Friday started off with some pool time in the morning; three monster screwdrivers later, we were all ready for some food. So we wandered over to Margaritaville for lunch, then did some window shopping at the Venetian and Caesars (the fiance’ wanted a watch … *le sigh*) until my brother and his wife had to leave for the airport. The fiance’ and I ended up at the late show of “O” at Bellagio; fantastic, possibly even better than Ka. Then we hit Carnegie Deli back at Mirage for a late dinner—let’s just say that the sandwich size is ridiculous. There was enough pastrami on my plate to feed my brother and I two meals each, and as good ex-farmboys, we can really pack it away. Hated to let so much good food go to waste, but … yegads!
Since it was already 1:00 a.m., and we had to leave for the airport at 6:00 a.m., my fiance’ suggested we just stay up, and even gave me a second poker pass! I headed back to TI to just check out the scene, figuring I could hit Venetian if TI wasn’t hopping. Turns out the combination of the weekend night and the WSOP had the room packed. Three ladies were final tabling some tourney, and there were three 1-3NL and three 2-4LHE games going. I got on the list, thinking I would bail if I couldn’t get in a game in 10 minutes or so. Turns out they opened a new 1-3NL table after about 10 minutes, so I stayed and played. Error!
I actually did well early, as the table was pretty tight, and I was able to grind up to about $750 ($500 buy-in) without catching much more than TPGK. Then the drunk maniacs arrived around 3:00 a.m. Three guys and a girl who all apparently know each other sit down, and start throwing out huge preflop raises and reraises with fairly marginal hands. It was typical to see a $20 raise and reraise to $50 with 3 or 4 callers preflop, with an all-in and fold around on the flop. I watched this go on while I folded away for about 3 orbits, and I finally decided to see a flop with my next decent hand. There is a $15 bet and reraise to $40 preflop when I find Q-Jo on the button. Now, I know this is a marginal hand, easily dominated, yada yada yada, but I was in position, had chips to play with, and had no respect for the hands these two maniacs are likely holding. Heck, I might be way ahead for all I know. So I throw in my $40, initial raiser calls, and we are off to see the wizard and a flop of: Q-6-3 rainbow. Initial raiser leads out for $60, other player folds, and I reraise to $150. Villain calls, we see a blank (8 or 9) on the turn. Villain goes all-in for his last $240ish. I think for a bit. There aren’t any obvious draws or redraws out there, so I figure he could have me beat with A-A, K-K, A-Q, or K-Q, possibly a weird two pair (but not likely for that much money). I’m ahead of Q-10, A-K, A-J, A-10, and all the pocket pairs J-J and down, unless he hit a set, and that’s a tough sell with the all-in move. I figure that I need to take a stand against this guy at some point, or I might as well cash out. So, I call (talk amongst yourselves about my play on this hand!). He doesn’t want to turn his hand up, so we see another baby card hit the river. He looks at me and gestures to me to flip my cards. I’m pretty sure I am good at this point, but I still tell him I called him. He glares and flips up A-Ks, and I turn over my hand to take the pot. Villain then says to his buddy at the other end of the table, but loud enough so everyone can hear, “I thought there were good players at this table. Guess we’re the only ones.” I just smile and stack the chips. This yahoo goes totally tilty, muttering and glaring anytime someone dares to play with him. In no time at all, he ends up getting busted by the table rock with TPTK against a set, rebuys, and gets busted again by the rock with top two pair against a set. He tilted off into the night down a full grand and generally unhappy with life.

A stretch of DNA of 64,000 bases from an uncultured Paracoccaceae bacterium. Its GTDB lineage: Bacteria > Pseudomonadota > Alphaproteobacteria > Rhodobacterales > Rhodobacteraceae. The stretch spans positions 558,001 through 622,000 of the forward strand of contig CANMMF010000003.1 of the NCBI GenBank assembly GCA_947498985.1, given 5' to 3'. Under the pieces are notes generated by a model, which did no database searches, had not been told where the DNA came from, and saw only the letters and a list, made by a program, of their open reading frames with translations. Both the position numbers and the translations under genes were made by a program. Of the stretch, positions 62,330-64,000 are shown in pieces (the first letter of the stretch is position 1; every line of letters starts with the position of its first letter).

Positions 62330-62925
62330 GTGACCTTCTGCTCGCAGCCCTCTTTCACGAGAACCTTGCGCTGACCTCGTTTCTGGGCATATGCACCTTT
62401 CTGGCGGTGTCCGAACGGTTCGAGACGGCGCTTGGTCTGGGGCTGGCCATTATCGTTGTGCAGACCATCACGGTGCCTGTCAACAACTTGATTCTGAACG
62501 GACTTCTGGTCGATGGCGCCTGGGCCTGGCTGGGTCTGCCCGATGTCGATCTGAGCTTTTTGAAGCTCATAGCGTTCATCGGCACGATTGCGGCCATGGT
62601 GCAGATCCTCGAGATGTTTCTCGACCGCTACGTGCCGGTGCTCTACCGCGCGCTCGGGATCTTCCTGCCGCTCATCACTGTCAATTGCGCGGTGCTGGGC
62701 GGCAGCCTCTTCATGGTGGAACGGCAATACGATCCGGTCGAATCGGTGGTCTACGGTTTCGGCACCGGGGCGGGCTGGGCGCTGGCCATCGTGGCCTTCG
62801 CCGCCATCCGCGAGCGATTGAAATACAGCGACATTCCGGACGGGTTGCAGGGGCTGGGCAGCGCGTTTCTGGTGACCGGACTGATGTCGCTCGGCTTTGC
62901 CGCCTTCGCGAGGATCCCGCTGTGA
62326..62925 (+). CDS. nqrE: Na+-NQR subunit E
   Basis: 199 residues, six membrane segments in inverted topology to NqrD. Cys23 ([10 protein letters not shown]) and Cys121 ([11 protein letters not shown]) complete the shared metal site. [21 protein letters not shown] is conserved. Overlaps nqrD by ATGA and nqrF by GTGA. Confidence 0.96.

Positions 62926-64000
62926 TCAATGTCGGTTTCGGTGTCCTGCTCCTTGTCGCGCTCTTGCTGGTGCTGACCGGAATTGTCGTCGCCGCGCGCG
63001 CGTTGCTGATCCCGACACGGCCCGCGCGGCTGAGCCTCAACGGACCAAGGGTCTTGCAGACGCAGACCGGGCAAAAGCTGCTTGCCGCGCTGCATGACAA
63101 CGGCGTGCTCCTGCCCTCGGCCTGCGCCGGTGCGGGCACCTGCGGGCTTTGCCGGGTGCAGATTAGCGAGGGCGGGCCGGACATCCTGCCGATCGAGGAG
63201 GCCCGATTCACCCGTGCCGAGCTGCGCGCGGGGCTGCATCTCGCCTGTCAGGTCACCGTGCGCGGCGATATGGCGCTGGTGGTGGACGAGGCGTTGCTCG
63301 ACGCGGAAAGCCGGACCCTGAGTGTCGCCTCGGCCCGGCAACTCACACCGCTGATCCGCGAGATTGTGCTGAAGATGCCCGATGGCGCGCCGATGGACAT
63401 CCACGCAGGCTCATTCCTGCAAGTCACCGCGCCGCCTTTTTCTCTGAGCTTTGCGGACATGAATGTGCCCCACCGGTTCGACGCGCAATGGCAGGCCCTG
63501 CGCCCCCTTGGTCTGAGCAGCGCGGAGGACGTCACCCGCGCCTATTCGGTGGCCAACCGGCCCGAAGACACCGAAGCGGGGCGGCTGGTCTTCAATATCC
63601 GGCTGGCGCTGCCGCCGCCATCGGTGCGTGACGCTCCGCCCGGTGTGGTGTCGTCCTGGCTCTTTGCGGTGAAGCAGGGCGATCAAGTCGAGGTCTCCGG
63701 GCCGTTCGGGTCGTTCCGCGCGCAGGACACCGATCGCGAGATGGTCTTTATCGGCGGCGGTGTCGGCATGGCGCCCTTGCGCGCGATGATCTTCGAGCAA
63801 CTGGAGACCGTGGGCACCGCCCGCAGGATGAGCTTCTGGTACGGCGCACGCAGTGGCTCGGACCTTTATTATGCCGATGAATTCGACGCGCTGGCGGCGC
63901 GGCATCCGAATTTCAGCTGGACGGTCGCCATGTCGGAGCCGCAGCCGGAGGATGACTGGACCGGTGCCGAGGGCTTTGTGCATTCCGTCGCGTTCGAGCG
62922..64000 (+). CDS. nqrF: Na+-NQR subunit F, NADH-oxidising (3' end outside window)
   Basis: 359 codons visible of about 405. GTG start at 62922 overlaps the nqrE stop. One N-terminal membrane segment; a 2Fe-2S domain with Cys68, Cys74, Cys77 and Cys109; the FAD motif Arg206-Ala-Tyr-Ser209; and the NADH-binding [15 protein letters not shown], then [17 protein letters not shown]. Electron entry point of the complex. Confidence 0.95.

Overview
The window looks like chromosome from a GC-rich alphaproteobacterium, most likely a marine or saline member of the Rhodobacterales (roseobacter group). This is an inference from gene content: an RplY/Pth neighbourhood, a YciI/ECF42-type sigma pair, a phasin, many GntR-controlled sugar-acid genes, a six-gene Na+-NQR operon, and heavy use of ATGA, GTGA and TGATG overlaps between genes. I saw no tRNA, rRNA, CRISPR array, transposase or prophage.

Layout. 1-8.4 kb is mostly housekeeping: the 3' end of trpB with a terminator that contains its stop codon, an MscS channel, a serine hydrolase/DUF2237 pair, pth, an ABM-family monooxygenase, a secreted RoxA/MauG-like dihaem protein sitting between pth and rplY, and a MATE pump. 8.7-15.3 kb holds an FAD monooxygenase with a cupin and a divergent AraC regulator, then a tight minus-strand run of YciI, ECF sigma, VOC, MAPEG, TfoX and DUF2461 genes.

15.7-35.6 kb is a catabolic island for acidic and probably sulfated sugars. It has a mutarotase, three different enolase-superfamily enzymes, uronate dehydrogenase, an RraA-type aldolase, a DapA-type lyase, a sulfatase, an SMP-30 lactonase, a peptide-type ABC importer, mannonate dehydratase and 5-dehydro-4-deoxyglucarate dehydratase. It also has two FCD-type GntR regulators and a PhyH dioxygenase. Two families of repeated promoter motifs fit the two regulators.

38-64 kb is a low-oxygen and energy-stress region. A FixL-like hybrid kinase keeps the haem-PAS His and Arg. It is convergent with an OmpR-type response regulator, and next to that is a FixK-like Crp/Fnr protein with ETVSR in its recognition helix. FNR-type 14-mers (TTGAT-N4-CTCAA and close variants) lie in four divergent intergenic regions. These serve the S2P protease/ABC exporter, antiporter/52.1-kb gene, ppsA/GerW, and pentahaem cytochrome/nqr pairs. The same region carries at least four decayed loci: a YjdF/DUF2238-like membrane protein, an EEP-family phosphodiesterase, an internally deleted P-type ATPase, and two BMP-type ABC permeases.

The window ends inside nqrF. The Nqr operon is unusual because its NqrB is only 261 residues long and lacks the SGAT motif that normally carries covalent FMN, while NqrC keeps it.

The table calms back down and we return to something resembling poker, just in time for my card death to return. It’s around 5:30 a.m., I haven’t played a hand past the flop in maybe 3 orbits, and I’m starting to think about leaving (up around $250 in profit at this point). I’m in the cutoff, and look down at 3-3. Three or four limpers to me, I limp, as do the button and the SB … and BB raises to $15. Now BB has been a pretty solid player, so he has something, but everyone calls around to me so I figure take a look at the flop, hit my set or fold. Five of us see the flop: Qs-8d-3d. Yahtzee! BB leads out with a bet of $30. Folds around to me. Not sure what to make of this bet, but based on his past patterns, it looks like a c-bet to see where he is at. I put him on A-K, A-Q, A-J, A-10, less likely but still possible Q-Q, or J-J (although I would expect a bigger preflop raise or a limp preflop, along with a bigger bet on the flop with the draws on board), and remote but still possible K-K or A-A (though again I would expect a bigger preflop raise and a bigger flop bet). My first thought is to raise, but I start to think maybe I can milk the hand a bit, particularly if he puts me on the diamond draw. It’s a gamble, but I doubt he can call much of a raise here unless he has the nut diamond draw, Q-Q or J-J, and I can always shut down later if another Broadway straight card hits and he looks too interested. Turn is another 8 … I now want villain to hit his straight (or flush if he has that draw too). Villain checks, I decide to check too, continuing to represent a flush draw, plus I am worried that he might think I called the flop with middle pair and now have trips, and a bet would make him lay down a lot of hands I put him on. River is a non-diamond 6. Villain checks, I bet out $50, hoping he thinks I am bluffing with a busted flush draw. Villain thinks, then raises to $150! Hmmm … that is an odd turn of events! I immediately think of raising, but fortunately have this silly habit of thinking upon occasion. I start to worry I have undervalued the possibility of Q-Q and J-J, and he could even be playing 8-8. Since I only have a canoe instead of a battleship, I opt to call. Villain flips over 6-6 for the rivered catamaran! Aiii-yaah!! I am hereby nominating myself for the Greedy Bastard Worst-Played Hand of the Week award.
In the last half hour before I had to leave, I donked off a few more chips with a couple of suited connectors that suited and connected with the flop, but failed to improve. I ended up cashing out for $385, so I managed to turn a $250 profit into a $115 loss in under 45 minutes of donktastic play. However, I had a fun, relaxing vacation, and I enjoyed the TI poker room immensely. Not to mention my blackjack profits covered my poker losses, and the fiance’ couldn’t find a suitable watch ($0 spousal variance!—a new Vegas record!), so my bankroll remains undamaged.